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A doula is a non-medical person who provides support and nurturing to a person in life transition. Birth doulas provide information and nurturing care before and during birth, and death doulas do the same in the days and months leading up to death.
Death doulas generally have a holistic view that encompasses the physical, mental, emotional, and spiritual aspects of end-of-life experiences, working with the family as well as the individual.
Other terms used to describe this work include end-of-life doula, end-of-life coach, end-of-life guide, death midwife, soul midwife, transition guide, death coach, and doula to the dying. Practitioners may have completed a certification course for death doulas, and usually bring a rich background of other training and skills that help them guide people through the end-of-life experience.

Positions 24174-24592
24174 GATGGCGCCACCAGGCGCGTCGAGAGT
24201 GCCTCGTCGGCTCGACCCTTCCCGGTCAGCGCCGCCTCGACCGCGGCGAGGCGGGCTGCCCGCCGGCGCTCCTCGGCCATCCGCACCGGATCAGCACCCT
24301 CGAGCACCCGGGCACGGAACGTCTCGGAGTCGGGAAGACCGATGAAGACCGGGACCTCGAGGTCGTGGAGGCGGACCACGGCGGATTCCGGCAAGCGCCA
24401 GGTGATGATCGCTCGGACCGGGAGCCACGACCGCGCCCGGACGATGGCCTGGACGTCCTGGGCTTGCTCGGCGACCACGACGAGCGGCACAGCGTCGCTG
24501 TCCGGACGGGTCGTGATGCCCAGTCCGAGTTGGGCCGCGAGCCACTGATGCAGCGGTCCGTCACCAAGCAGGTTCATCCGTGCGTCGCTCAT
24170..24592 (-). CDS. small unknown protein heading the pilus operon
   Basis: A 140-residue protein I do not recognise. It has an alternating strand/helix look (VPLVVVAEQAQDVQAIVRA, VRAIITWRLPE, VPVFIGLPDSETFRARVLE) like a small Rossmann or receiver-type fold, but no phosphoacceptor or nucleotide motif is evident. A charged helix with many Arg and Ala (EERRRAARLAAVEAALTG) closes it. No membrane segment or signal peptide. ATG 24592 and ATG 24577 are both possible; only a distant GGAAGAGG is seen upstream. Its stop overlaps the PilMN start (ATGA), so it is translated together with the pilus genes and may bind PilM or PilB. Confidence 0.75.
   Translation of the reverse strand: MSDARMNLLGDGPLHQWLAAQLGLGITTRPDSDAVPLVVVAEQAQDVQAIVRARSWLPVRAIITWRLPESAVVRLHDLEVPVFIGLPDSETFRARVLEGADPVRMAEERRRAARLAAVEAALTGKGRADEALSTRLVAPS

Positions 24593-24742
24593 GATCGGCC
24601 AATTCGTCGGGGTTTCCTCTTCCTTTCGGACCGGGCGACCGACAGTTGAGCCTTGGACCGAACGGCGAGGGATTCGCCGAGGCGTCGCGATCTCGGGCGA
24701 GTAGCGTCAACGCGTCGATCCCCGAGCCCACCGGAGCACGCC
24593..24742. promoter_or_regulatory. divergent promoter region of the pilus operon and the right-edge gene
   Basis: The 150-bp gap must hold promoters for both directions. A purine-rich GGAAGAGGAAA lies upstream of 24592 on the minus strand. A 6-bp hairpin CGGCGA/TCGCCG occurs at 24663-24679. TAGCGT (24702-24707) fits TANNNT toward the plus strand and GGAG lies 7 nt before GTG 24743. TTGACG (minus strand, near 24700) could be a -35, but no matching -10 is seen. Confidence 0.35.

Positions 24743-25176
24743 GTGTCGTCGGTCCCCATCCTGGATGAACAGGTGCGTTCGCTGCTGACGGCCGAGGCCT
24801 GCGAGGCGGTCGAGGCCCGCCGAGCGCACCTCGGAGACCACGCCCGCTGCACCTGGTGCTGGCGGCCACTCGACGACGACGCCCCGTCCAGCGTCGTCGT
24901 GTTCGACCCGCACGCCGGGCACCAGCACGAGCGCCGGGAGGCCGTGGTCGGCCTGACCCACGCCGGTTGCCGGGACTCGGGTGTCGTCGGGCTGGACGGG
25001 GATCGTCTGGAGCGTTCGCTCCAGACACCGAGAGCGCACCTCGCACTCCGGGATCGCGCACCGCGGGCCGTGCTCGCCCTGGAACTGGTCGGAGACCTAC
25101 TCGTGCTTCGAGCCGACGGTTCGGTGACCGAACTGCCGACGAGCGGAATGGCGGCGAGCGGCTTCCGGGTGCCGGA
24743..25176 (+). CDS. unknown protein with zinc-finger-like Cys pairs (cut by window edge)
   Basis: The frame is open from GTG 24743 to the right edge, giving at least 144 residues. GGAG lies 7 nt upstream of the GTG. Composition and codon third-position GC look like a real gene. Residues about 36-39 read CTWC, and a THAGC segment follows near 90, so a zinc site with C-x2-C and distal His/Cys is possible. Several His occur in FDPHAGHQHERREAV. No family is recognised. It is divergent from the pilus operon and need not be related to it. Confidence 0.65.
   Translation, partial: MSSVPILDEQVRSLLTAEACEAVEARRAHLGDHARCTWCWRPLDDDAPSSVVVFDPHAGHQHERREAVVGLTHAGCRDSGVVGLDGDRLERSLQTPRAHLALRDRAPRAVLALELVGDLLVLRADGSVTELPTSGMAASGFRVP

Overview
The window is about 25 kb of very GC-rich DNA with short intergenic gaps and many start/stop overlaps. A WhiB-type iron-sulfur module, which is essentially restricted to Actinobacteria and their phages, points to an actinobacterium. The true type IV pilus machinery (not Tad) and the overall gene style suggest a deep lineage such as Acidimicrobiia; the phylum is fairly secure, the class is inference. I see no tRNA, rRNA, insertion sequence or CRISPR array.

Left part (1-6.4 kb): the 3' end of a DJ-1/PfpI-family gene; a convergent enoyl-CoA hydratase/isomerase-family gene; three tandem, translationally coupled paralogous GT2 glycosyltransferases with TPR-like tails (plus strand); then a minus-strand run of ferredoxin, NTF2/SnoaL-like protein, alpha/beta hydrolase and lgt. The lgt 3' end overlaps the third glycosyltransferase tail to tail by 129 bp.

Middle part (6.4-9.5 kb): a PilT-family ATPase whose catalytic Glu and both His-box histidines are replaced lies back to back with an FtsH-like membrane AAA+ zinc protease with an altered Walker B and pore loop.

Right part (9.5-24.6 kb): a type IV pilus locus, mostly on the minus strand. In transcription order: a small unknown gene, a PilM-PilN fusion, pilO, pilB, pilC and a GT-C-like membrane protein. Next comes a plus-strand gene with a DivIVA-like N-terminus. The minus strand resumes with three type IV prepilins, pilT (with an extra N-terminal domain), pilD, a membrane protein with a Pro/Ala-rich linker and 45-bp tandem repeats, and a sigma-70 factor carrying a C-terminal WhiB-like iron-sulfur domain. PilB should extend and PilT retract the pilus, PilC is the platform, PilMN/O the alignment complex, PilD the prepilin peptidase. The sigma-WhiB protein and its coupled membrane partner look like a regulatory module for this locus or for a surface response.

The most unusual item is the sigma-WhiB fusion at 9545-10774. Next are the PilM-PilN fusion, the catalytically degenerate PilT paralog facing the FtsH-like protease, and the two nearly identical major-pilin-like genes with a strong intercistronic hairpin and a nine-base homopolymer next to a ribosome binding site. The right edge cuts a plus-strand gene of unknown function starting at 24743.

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I loved the gentle way that Dr. Kathryn Mannix, in a previous post, described how the body shuts down as we approach our end of life.
I’m also interested in what happens as my soul meets death. In a way, I feel as if I actually know, but just haven’t quite remembered yet. So I’ve been looking into it in hopes of jogging my memory. Today I’m sharing what a couple researchers have found out about deathbed phenomena.